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When charitable organizations get an unexpected tax bill

It can be difficult for entrepreneurs and humanitarians to put together businesses to benefit society. There are a few perks that are present to help encourage these endeavors. One of the main perks: exemption from taxation.

How can an organization qualify for exemption from taxation? Charitable organizations operate under the rules provided by the Internal Revenue Code under section 501(c)3. These rules provide guidance to help businesses meet the requirements necessary to avoid taxation.

In order to qualify, the Internal Revenue Service (IRS) notes that businesses must operate as follows: “charitable, religious, educational, scientific, literary, testing for public safety, fostering national or international amateur sports competition, and preventing cruelty to children or animals.” A failure to meet this definition can result in a denial of exempt status. This can lead to an unexpected tax bill.

At first glance, it may sound pretty clear cut. Meet the definition, get the exemption. Unfortunately, like all things in the legal world, a number of complications can arise that can lead to confusion.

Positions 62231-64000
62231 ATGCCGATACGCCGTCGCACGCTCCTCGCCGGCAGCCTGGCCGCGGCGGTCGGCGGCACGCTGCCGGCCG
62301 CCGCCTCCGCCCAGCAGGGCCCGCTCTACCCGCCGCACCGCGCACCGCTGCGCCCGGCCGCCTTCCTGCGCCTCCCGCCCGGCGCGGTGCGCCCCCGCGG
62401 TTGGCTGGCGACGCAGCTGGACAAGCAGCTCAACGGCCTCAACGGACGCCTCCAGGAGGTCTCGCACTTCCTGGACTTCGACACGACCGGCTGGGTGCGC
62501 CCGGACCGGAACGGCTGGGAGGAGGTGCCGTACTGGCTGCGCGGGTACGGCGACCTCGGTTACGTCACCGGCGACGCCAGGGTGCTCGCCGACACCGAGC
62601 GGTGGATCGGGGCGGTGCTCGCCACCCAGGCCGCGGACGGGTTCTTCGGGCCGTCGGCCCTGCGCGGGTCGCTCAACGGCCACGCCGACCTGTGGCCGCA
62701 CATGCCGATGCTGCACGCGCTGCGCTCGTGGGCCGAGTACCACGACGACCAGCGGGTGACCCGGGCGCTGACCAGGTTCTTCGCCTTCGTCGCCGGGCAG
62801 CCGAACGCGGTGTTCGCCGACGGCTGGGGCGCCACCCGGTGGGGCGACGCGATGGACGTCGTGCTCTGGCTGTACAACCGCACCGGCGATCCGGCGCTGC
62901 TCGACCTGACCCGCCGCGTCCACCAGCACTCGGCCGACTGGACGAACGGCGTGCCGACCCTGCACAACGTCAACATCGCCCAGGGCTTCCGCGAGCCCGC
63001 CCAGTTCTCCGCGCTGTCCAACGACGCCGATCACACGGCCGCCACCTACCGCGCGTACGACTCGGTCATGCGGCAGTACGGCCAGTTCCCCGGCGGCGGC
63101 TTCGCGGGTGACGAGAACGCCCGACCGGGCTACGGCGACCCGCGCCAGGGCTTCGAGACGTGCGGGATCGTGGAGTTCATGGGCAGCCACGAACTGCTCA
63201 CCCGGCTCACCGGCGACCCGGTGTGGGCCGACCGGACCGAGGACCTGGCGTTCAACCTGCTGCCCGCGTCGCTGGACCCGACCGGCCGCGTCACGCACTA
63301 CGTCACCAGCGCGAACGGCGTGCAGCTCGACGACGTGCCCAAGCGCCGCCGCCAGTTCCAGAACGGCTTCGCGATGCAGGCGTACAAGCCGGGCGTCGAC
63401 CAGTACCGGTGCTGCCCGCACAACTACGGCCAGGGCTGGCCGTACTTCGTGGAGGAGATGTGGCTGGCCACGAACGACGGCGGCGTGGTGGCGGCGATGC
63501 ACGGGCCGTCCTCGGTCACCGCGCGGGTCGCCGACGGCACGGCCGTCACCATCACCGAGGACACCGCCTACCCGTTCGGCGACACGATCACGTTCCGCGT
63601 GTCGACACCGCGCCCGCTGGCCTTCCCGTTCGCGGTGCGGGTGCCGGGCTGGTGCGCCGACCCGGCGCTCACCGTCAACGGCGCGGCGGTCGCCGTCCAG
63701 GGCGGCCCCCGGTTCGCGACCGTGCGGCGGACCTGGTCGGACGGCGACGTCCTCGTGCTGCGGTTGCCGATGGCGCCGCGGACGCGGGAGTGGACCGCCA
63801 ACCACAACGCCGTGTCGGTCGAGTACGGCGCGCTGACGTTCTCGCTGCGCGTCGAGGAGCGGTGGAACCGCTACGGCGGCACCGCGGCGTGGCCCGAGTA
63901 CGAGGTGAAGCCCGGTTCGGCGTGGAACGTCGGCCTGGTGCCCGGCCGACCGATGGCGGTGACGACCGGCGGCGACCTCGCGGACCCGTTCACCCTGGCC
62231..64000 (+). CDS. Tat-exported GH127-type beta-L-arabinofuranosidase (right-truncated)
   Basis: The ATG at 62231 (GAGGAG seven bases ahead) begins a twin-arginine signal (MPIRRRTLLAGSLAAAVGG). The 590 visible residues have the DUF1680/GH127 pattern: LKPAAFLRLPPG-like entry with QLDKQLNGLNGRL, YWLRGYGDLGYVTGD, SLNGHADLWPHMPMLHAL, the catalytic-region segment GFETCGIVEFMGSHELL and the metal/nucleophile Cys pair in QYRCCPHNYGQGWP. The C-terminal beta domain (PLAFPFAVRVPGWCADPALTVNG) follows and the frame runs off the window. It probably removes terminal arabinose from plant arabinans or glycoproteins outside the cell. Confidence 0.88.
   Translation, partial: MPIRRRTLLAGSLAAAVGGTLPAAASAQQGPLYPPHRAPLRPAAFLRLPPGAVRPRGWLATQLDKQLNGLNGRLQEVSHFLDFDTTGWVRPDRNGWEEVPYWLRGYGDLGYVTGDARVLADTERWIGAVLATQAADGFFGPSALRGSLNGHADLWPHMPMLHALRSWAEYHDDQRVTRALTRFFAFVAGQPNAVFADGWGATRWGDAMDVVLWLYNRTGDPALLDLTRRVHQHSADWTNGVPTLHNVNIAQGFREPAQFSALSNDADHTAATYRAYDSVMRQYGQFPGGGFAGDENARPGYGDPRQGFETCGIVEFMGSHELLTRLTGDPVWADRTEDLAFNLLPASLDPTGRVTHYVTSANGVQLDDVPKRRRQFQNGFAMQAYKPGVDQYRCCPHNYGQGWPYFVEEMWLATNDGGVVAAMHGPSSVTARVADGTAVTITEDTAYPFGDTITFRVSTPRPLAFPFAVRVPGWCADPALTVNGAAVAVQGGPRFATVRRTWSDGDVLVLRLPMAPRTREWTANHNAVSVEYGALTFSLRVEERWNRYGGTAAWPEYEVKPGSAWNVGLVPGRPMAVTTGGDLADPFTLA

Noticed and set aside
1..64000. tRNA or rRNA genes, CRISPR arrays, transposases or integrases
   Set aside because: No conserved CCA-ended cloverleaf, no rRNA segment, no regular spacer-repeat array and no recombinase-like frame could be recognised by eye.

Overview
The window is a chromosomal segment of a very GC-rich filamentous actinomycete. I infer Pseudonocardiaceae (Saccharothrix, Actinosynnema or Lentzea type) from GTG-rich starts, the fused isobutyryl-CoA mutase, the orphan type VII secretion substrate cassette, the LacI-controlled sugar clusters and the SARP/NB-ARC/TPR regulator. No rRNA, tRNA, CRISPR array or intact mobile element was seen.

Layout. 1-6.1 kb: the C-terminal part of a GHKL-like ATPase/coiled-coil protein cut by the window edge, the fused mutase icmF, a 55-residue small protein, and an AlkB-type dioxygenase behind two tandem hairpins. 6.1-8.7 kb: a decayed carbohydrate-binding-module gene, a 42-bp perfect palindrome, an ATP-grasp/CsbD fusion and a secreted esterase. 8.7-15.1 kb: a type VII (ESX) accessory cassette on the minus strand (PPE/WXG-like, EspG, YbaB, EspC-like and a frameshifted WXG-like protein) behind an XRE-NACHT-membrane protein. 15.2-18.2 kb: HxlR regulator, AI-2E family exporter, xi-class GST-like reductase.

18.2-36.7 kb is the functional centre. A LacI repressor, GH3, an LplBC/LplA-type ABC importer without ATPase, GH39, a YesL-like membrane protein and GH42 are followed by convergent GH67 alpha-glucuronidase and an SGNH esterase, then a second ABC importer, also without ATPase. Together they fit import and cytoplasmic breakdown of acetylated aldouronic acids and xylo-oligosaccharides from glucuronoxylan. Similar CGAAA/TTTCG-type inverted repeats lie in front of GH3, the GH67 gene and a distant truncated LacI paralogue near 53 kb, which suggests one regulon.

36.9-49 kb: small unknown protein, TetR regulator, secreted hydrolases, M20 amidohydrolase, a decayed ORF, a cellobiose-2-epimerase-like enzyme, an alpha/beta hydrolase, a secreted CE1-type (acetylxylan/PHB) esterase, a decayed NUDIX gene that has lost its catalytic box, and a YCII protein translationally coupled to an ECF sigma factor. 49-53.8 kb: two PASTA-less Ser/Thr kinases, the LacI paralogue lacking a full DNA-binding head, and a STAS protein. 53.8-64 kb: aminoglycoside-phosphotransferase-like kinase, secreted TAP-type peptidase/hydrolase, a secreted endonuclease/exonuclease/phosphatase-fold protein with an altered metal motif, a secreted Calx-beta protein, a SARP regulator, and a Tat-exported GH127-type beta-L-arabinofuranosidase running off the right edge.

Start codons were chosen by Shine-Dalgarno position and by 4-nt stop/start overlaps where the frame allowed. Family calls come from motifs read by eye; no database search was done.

What kind of issues can arise? Even those that appear to clearly fit this definition can find themselves fighting for exemption. Even churches can get an unexpected tax bill. In one of the more recent cases, the church is getting a hefty bill for property tax obligations. The church is fighting back, noting that it is used for “religious purposes” thus meeting the definition outlined above. If the church wins, it can continue operating in its exempt status. If it loses, it will likely face tens of thousands of dollars in tax obligations annually.

What should an organization do if an exempt status is questioned? A notification from the IRS can lead to serious issues. Organizations that find themselves in this type of situation are wise to seek legal counsel. An experienced tax dispute attorney can review the allegations and help determine the best course of action.  

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